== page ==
In a game with the magnitude of the Pac-10 Championship, a moment like the one Taj Gibson had late in the second half can develop over a lifetime.
With less than one minute on the clock and USC's NCAA Tournament chances at stake, Taj Gibson squatted down in front of Arizona State's James Harden.
The conference's best offensive player was going to try and break down the conference's best defender.
However 6-foot-9 players like Gibson shouldn't be able to guard strong, athletic, quick slashers like Harden.
As it turns out, Gibson has had lots of experience.
"I'm from New York, born and raised," Gibson said. "I got lots of experience guarding little guards."
On some of basketball's holiest concrete, courts like Manhattan's Rucker Park, Gibson had to defend NYC's speediest guards as the little guys tried to get to the rim.
"When I was playing for the New York Gauchos (an AAU team), I had to play against Russell Robinson from Kansas and Levance Fields, all those guys," Gibson said. "I'd guard those guys in practice every day.
"In New York, everything is a speed game. Everyone's going to the basket most of the time."
Gibson took on the challenge in USC practices all season, guarding smaller, quicker players like Donte Smith and Marcus Simmons.
"Taj is always asking to switch on screens," Simmons said. "He truly believes he can guard anybody."
So when Arizona State called a timeout trailing by one with just over 40 seconds on the clock, Gibson got the nod.
Expecting ASU to screen and roll with Harden and Jeff Pendergraph, USC head coach Tim Floyd changed up USC's defense.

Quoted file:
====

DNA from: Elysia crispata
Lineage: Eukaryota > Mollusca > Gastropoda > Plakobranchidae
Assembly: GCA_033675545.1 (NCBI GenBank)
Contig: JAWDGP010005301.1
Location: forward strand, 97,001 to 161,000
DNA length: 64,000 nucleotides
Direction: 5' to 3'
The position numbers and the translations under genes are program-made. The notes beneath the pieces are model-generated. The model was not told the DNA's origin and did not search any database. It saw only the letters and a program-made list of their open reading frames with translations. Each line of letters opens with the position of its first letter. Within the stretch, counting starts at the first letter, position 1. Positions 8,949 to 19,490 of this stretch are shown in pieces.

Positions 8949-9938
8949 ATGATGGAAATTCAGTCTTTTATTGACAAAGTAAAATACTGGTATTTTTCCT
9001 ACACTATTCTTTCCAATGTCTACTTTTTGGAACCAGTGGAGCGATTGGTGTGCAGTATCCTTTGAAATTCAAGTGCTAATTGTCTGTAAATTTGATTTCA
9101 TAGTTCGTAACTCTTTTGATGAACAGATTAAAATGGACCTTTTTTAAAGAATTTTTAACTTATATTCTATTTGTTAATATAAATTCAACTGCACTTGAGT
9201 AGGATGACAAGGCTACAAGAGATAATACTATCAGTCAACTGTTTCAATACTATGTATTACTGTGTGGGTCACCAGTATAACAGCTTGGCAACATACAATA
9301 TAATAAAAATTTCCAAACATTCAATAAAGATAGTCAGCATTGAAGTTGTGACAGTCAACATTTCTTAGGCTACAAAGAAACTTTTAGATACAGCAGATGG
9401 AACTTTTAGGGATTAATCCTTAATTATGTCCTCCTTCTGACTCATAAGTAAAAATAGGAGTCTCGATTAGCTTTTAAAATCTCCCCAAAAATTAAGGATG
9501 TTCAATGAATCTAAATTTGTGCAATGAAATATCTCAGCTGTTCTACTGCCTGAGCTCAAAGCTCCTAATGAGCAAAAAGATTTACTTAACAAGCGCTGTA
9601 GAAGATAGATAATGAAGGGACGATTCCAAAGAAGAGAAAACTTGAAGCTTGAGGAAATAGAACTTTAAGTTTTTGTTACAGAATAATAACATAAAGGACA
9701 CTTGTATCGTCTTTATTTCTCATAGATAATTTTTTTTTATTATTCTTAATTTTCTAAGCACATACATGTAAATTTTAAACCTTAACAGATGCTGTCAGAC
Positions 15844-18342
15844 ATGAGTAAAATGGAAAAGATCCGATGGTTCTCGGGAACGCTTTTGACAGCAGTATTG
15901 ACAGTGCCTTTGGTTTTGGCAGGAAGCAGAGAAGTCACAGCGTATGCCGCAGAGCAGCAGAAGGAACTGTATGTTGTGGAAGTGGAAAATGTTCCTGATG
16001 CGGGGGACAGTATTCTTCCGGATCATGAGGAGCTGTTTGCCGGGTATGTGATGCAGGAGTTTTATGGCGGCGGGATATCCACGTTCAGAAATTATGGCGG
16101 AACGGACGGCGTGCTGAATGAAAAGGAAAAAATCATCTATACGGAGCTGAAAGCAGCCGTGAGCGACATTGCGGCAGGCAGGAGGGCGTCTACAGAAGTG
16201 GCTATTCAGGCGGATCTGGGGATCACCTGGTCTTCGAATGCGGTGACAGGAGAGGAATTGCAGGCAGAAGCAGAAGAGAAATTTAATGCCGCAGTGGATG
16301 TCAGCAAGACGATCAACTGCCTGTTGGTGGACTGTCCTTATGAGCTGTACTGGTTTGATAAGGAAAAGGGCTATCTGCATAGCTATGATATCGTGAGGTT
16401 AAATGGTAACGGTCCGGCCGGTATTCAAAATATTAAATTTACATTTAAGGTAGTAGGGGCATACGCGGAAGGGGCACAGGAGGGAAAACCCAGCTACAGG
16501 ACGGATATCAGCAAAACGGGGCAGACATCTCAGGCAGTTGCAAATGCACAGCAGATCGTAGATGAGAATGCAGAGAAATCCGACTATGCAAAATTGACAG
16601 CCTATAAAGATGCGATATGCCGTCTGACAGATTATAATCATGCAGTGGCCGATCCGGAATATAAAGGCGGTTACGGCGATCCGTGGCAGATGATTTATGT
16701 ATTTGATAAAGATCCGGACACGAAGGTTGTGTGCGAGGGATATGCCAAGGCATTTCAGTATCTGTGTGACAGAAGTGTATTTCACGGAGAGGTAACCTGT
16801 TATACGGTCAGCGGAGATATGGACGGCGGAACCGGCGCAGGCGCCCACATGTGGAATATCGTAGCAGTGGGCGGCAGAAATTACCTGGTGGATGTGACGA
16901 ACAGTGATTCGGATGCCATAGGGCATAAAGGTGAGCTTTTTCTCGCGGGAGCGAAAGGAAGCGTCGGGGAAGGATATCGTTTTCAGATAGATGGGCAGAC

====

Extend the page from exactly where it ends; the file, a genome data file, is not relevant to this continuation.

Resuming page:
For the first time all game, Floyd decided to have USC switch on ball screens.
With the game on the line and Daniel Hackett guarding Harden, ASU sent Pendergraph to the top of the key to set a pick. Gibson, as he was instructed, switched onto Harden.
As the best offensive player in the conference dribbled, Gibson locked down. He dropped into defensive position and got ready to make the play that helped seal the Trojans' improbably run through the NCAA Tournament.
"I didn't hesitate," Gibson said.
Gibson, like a poker player putting his opponent on a hand, knew what was coming next. He knew Harden would use a rocker step — a back-and-forth move. He knew he was going left. He knew he was going to the rim.
And with USC's season on the line, Gibson executed, staying on Harden's hip before raising up to block the shot. Making the play even more spectacular, he grabbed the loose ball.
Gibson got fouled, split on a pair of free throws, and Arizona State had one last chance down by two.
Just like before, the Sun Devils' last chance came down to Harden with the ball and Gibson in front of him.
"I looked into his eyes, and I just knew," Gibson said. "He was going to shoot a three."
Sure enough, Harden rose up, and Gibson contested the shot. It missed badly.
"This right here, it feels great," he said.